Potential (infrequent) complications following oral surgical procedures
You should be careful when going from a lying down position to standing. You could get lightheaded or dizzy when you stand up suddenly. It is recommended that someone assist you for the first 24–48 hours when going from a lying position to standing. Rise slowly to a sitting position and sit for 1 minute before standing. Fluid and food intake is essential following surgery and when taking medications.
The most common type of infection following oral surgery is food entrapment, a secondary infection in which food gets trapped inside the socket. Most food will break down on its own, but on occasion, some food does not break down and becomes an excellent growth medium for bacteria. The onset of symptoms may begin anywhere from 2 weeks to several months following surgery. Common symptoms may include facial swelling, pain associated with drainage, and bad taste and/or odor. This type of infection is easily treated with antibiotics.
If you experience increased swelling after the fourth day following surgery, notify our office. Rarely, prolonged swelling can occur due to a hematoma or infection. Hematoma is bleeding into the tissues causing increased swelling and may feel firm to the touch. It may also be associated with discomfort and discoloration of the skin. Do not use heat on the affected area.
A dry socket can best be described as the loss or breakdown of the clot that forms in the socket following the extraction. If this occurs, the socket has lost its insulation and results in a throbbing sensation lasting beyond 3–4 days. Typically, a dry socket occurs between the third and fifth days following surgery. You may experience interrupted sleep, throbbing, headache, and possible ear pain. You may even feel the need to take your prescription pain medication. If any of these symptoms occur, please notify the office and schedule a time to be seen. Dry socket is easily treated in the office.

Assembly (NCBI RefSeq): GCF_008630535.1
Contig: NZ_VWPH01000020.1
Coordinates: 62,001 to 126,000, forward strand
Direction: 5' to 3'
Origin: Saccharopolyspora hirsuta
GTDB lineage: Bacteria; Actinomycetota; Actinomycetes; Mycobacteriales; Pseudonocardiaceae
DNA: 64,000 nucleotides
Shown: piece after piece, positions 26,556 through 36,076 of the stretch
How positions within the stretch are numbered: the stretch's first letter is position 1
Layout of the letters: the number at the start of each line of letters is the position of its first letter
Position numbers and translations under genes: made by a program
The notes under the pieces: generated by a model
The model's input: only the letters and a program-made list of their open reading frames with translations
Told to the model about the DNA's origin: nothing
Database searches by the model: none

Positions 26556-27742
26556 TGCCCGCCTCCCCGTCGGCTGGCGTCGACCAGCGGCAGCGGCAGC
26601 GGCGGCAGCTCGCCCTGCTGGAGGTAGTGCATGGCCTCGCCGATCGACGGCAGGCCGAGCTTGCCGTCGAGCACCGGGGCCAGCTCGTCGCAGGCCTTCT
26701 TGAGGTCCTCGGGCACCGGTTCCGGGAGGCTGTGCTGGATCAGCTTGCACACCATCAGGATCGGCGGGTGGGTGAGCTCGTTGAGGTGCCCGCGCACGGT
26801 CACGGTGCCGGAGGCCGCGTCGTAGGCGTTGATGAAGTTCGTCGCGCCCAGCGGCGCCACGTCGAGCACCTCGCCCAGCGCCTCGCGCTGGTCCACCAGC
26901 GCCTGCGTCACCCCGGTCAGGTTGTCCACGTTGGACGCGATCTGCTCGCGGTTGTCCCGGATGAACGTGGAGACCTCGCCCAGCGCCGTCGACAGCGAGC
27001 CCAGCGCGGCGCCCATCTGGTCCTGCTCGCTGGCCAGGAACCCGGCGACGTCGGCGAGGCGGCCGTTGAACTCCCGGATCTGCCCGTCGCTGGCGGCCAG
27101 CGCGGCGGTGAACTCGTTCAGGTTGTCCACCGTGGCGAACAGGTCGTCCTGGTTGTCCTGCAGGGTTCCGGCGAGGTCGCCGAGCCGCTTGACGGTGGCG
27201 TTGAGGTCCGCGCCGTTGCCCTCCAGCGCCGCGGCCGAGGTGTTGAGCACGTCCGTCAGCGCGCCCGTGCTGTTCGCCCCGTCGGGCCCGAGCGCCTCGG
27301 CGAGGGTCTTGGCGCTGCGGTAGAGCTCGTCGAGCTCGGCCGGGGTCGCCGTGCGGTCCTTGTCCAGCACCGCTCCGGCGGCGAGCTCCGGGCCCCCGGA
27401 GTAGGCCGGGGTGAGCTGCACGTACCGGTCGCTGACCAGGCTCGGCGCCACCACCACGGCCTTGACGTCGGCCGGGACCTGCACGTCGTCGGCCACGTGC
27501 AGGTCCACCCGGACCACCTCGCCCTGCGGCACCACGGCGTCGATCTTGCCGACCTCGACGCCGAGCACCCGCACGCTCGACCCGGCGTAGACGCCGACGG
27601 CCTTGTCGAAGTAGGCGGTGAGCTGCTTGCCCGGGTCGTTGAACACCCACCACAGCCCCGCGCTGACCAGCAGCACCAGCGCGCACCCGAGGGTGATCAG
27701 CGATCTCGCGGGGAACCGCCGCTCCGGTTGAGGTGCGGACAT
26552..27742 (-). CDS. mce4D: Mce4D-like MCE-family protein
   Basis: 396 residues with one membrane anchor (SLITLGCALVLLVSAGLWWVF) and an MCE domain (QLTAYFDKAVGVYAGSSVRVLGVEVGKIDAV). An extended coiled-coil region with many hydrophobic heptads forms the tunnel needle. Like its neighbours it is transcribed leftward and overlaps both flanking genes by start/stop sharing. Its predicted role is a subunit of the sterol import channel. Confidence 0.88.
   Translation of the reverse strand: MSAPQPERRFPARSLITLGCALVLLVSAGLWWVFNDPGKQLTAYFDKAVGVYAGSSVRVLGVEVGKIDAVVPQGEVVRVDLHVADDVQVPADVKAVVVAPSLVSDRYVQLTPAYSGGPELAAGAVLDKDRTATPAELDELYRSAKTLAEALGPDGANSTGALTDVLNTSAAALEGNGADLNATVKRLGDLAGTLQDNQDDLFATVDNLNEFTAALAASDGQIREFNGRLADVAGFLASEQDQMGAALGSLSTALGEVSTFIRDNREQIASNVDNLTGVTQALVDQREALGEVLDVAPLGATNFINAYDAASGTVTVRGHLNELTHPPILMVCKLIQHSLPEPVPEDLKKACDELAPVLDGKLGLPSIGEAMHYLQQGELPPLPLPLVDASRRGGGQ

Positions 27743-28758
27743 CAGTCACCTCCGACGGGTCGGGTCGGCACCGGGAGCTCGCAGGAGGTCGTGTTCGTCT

You can expect a normal amount of numbness following oral surgical procedures, and it is usually temporary in nature. However, on rare occasion, numbness can go beyond the normal course. If you should experience numbness lasting for more than 4 days, please notify our office for an evaluation. Sometimes the proximity of the nerve causes prolonged numbness. This is usually temporary in nature and can last for months or longer.
Occasionally, patients may feel hard projections in the mouth with their tongue. These are not roots but bony walls that support the tooth. Many of these resolve on their own within 12–14 days. If you have questions, please contact the office.
MUSCLE STIFFNESS (Trismus)
Stiffness of the jaw muscles may cause difficulty in opening your mouth for a few days following surgery. This is a normal course of healing and caused by the swelling between the muscle and the tissues. Please refer to your post-operative instructions for treatment to help relieve the muscle soreness, or call our office for advice.
Slight elevation of temperature is not uncommon immediately following surgery. If the temperature persists or rises over 100 degrees, please call the office.
The roots of the upper back teeth often extend into the sinus, and a communication of the mouth to the sinus may exist following extractions in these regions. The opening is usually temporary and closes as the extraction heals. If this should occur, you will be given specific instructions to follow after extraction.